Bi­ble study rolling back to Rapp

‘Stu­dents can be ex­posed to teach­ing that may build good morals and healthy val­ues’

Rappahannock News - - Front Page - By John McCaslin Rap­pa­han­nock News staff

“We have a con­sen­sus to do ab­so­lutely noth­ing” that could be con­strued as ei­ther en­dors­ing or ham­per­ing a pro­posed “Rolling Chapel” re­li­gious study pro­gram for Rap­pa­han­nock pub­lic school stu­dents.

So con­cluded Rap­pa­han­nock County School Board Chair­man John Wes­ley Mills at Tues­day night’s reg­u­lar meet­ing of the board, in ef­fect grant­ing a Reynolds Me­mo­rial Bap­tist Church pro­posal to al­low par­tic­i­pat­ing el­e­men­tary school stu­dents to be ex­cused for one hour each month for off-cam­pus bi­ble study.

Mo­ments be­fore, Su­per­in­ten­dent Dr.

Shan­non Grim­s­ley had presented the board with a con­sti­tu­tional his­tory of so-called “re­lease time” pro­grams in Amer­ica, de­fined as “time set aside dur­ing school hours al­low­ing stu­dents to be re­leased to re­ceive pri­vate re­li­gious stud­ies off school premises.”

She cited U.S. Supreme Court opin­ions from the 1940s through the 1970s, in­clud­ing two prece­dent set­ting “cor­ner­stone cases” in 1948 and 1952.

In the for­mer McCol­lum v. Board of Ed­u­ca­tion, the court de­ter­mined that a re­leased time pro­gram where rep­re­sen­ta­tives came into pub­lic schools to give re­li­gious in­struc­tion was a vi­o­la­tion of First Amend­ment pro­hi­bi­tion against govern­ment es­tab­lish­ment of of­fi­cial reli­gion.

But in the lat­ter Zo­rach v. Clau­son, the na­tion’s high­est court de­ter­mined that a re­lease pro­gram is con­sti­tu­tional where classes are con­ducted off school prop­erty and no pub­lic funds are used.

In ad­di­tion, Grim­s­ley drew at­ten­tion to opin­ions from Vir­ginia’s at­tor­ney gen­eral.

Specif­i­cally for Rap­pa­han­nock County, the su­per­in­ten­dent pro­vided ar­gu­ments both “for” and “against” adopt­ing re­lease time poli­cies. Cur­rently, no such pol­icy is in place in the county’s pub­lic schools, al­beit par­ents are freely al­lowed to re­move chil­dren from class, whether for a doctor’s ap­point­ment or re­li­gious pur­poses..

Al­low­ing a re­lease time pol­icy, Grim­s­ley noted, “re­spects the re­li­gious rights” of par­ents and fam­i­lies, “pro­vides a means by which stu­dents can be ex­posed to teach­ing that may build good morals and healthy val­ues,” and “rec­og­nizes the im­por­tance of spir­i­tual well-be­ing.”

And, she warned: “There may be a risk of lit­i­ga­tion if schools do not ac­com­mo­date stu­dents to be re­leased for re­li­gious rea­sons.”

On the other hand, the su­per­in­ten­dent pointed out that off-cam­pus in­struc­tion such as Rolling Chapel “al­ters” the reg­u­lar school sched­ule, could cre­ate peer pressure for “non­par­tic­i­pants,” might “open the door for other re­li­gious pro­grams to re­lease stu­dents,” and give the “ap­pear­ance of pro­mo­tion of a par­tic­u­lar reli­gion.”

And this sim­i­lar warn­ing: it could pose a “risk of lit­i­ga­tion if schools ac­com­mo­date a re­lease pro­gram.”

All said and done, Grim­s­ley ad­vised the board against rock­ing the boat.

“Do not de­velop a re­lease time pol­icy,” she ar­gued. “Un­der­stand that, even with­out a pol­icy, pro­grams like this may oc­cur off school grounds with­out any in­volve­ment by the pub­lic school.”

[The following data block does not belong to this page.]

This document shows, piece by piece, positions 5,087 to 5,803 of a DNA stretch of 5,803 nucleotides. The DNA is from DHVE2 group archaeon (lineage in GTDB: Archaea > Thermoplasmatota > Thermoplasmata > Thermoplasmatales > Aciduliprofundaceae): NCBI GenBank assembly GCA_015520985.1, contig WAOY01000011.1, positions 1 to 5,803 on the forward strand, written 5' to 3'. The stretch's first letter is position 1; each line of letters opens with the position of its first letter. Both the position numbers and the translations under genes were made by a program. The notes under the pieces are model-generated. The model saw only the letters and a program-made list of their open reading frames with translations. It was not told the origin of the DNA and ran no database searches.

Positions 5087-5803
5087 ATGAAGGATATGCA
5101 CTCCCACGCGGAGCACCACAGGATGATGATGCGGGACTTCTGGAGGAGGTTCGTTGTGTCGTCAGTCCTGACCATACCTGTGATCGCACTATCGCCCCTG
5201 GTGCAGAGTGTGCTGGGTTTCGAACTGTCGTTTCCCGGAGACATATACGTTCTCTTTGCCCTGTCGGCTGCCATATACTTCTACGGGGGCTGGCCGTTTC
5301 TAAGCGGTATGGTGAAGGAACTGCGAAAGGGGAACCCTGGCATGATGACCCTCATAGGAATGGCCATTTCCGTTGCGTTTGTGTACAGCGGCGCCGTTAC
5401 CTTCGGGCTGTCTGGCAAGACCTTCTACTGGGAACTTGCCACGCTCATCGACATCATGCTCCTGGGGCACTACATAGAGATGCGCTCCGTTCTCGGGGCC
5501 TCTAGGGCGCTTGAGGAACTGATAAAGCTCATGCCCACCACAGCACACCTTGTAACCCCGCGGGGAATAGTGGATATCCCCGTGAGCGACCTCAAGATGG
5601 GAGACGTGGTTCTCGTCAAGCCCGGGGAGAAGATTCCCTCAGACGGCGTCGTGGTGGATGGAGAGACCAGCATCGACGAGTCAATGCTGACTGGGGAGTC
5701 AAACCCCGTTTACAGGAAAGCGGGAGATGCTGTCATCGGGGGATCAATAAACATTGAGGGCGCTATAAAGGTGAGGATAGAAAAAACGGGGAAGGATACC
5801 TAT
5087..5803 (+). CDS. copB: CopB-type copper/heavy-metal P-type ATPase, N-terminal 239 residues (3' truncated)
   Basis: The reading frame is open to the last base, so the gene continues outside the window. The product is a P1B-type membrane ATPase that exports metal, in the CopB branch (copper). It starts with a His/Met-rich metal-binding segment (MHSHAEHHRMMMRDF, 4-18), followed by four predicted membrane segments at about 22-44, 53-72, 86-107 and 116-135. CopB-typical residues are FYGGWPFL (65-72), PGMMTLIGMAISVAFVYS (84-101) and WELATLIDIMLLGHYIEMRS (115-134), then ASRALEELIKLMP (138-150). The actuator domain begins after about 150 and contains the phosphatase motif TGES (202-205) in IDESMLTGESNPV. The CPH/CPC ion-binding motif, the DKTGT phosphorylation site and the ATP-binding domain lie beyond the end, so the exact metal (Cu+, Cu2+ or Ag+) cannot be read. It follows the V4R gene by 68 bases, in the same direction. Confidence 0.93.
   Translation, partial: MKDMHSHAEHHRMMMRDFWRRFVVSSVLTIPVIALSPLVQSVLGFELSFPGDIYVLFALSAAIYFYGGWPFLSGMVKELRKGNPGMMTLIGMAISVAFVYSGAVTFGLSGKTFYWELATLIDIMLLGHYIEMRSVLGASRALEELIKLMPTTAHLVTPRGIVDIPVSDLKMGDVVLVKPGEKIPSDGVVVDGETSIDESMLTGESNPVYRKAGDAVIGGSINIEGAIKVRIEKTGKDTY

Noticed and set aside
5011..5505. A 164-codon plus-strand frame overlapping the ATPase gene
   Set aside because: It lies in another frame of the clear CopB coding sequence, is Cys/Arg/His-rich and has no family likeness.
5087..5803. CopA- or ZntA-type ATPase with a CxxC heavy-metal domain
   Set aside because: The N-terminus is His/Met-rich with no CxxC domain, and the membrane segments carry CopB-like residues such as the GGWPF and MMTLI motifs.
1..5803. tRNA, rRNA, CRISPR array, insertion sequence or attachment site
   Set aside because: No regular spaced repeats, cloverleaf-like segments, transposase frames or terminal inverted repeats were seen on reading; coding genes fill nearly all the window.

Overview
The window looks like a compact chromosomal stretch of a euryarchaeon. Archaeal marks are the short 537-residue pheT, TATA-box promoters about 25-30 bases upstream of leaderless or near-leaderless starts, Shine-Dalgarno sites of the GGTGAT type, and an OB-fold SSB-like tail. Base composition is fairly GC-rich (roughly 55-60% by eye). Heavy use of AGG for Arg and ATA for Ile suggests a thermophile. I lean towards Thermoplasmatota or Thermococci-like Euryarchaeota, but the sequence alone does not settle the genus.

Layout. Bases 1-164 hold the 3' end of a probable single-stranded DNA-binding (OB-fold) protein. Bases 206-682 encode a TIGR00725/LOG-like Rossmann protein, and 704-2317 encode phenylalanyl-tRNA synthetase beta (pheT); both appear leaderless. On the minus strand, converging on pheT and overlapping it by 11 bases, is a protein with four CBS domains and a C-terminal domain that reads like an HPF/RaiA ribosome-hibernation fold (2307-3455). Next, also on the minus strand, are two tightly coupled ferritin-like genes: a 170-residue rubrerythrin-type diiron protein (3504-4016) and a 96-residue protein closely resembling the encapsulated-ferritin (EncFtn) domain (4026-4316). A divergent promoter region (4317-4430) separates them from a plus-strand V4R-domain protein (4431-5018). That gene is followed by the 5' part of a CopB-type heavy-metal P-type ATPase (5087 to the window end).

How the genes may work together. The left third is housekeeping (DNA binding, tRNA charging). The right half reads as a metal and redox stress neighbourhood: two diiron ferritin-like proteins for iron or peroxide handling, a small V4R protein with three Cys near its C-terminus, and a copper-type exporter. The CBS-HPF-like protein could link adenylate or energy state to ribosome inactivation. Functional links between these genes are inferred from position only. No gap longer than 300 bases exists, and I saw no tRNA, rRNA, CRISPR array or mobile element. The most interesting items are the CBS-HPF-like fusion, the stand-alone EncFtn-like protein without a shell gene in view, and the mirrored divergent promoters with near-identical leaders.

The board, af­ter some com­ments, agreed with the su­per­in­ten­dent and took no ac­tion.

Ob­served school board mem­ber Rachel Bynum in part of her pre­pared state­ment: “I agree with Dr. Grim­s­ley’s rec­om­men­da­tion that we should not move for­ward to draft a pol­icy ac­com­mo­dat­ing Re­leased Time for Re­li­gious Study, as was re­quested at our Au­gust meet­ing.

“It has been es­tab­lished that any par­ent or guardian of a stu­dent may have a stu­dent dis­missed to them­selves or an­other authorized per­son for any pur­pose; this makes a re­leased time pol­icy un­nec­es­sary. If the Rolling Chapel or any other re­li­gious or­ga­ni­za­tion chooses to set up on pri­vate prop­erty and is in no way con­nected with the schools, they al­ready have the right to do so.

“I be­lieve it would be un­wise . . . pri­mar­ily be­cause we have a good thing go­ing at our schools, and lim­ited time dur­ing the school year to ac­com­plish the ed­u­ca­tional goals we have set out.”

Mills pre­vi­ously told the Rap­pa­han­nock News that Rolling Chapel “is not a school pro­gram and will not use any school buses or other ser­vice.”

He stressed that the school sys­tem “can­not in­fringe on parental rights to par­tic­i­pate in such pro­grams, re­gard­less of reli­gion. We al­ready have stu­dents who do this of dif­fer­ent reli­gions. Par­ents sign them out for their re­li­gious stud­ies. The school has no obli­ga­tion or re­spon­si­bil­ity once a par­ent dis­misses their child or re­leases them to a rel­a­tive, pro­gram, or ac­tiv­ity.”

It is pro­posed that Rolling Chapel par­tic­i­pants be es­corted by two chap­er­ones to a fully equipped mo­bile class­room parked once each month on a church mem­ber’s prop­erty, which hap­pens to be just across the road from the el­e­men­tary school. Its teach­ings are de­scribed as mainly Old Tes­ta­ment sto­ries geared to young chil­dren.

Pub­lic school sys­tems in Culpeper, Madi­son, Page, Green and Orange coun­ties all per­mit sim­i­lar off-cam­pus re­li­gious study as is now planned for Rap­pa­han­nock County, where it was held in pre­vi­ous decades.

VIDEO ON RAP­PNEWS.COM An unedited video of the School Board meet­ing can be found on­line at rap­pnews. com/video.

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